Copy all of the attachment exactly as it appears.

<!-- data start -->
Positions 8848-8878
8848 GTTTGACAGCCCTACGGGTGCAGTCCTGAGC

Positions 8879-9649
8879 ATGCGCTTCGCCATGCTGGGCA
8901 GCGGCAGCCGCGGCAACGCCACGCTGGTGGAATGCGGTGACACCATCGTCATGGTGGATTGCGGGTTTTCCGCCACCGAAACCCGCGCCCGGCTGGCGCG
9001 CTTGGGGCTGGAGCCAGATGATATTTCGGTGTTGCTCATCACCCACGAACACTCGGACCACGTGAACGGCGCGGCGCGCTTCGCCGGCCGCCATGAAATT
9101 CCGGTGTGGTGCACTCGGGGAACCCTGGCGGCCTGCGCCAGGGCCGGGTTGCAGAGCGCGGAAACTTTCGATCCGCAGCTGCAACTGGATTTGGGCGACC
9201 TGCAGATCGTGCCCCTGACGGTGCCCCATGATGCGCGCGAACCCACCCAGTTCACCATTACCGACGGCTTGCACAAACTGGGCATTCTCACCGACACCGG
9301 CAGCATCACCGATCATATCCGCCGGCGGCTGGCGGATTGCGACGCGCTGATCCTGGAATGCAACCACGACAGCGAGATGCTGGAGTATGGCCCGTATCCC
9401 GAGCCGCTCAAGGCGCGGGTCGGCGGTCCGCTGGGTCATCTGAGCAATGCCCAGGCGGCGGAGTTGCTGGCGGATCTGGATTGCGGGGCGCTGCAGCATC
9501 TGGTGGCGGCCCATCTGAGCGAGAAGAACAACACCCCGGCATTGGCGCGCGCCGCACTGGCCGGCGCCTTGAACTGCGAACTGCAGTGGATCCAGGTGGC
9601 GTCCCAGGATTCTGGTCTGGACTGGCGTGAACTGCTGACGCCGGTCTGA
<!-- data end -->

Positions 8848-8878
8848 GTTTGACAGCCCTACGGGTGCAGTCCTGAGC

Positions 8879-9649
8879 ATGCGCTTCGCCATGCTGGGCA
8901 GCGGCAGCCGCGGCAACGCCACGCTGGTGGAATGCGGTGACACCATCGTCATGGTGGATTGCGGGTTTTCCGCCACCGAAACCCGCGCCCGGCTGGCGCG
9001 CTTGGGGCTGGAGCCAGATGATATTTCGGTGTTGCTCATCACCCACGAACACTCGGACCACGTGAACGGCGCGGCGCGCTTCGCCGGCCGCCATGAAATT
9101 CCGGTGTGGTGCACTCGGGGAACCCTGGCGGCCTGCGCCAGGGCCGGGTTGCAGAGCGCGGAAACTTTCGATCCGCAGCTGCAACTGGATTTGGGCGACC
9201 TGCAGATCGTGCCCCTGACGGTGCCCCATGATGCGCGCGAACCCACCCAGTTCACCATTACCGACGGCTTGCACAAACTGGGCATTCTCACCGACACCGG
9301 CAGCATCACCGATCATATCCGCCGGCGGCTGGCGGATTGCGACGCGCTGATCCTGGAATGCAACCACGACAGCGAGATGCTGGAGTATGGCCCGTATCCC
9401 GAGCCGCTCAAGGCGCGGGTCGGCGGTCCGCTGGGTCATCTGAGCAATGCCCAGGCGGCGGAGTTGCTGGCGGATCTGGATTGCGGGGCGCTGCAGCATC
9501 TGGTGGCGGCCCATCTGAGCGAGAAGAACAACACCCCGGCATTGGCGCGCGCCGCACTGGCCGGCGCCTTGAACTGCGAACTGCAGTGGATCCAGGTGGC
9601 GTCCCAGGATTCTGGTCTGGACTGGCGTGAACTGCTGACGCCGGTCTGA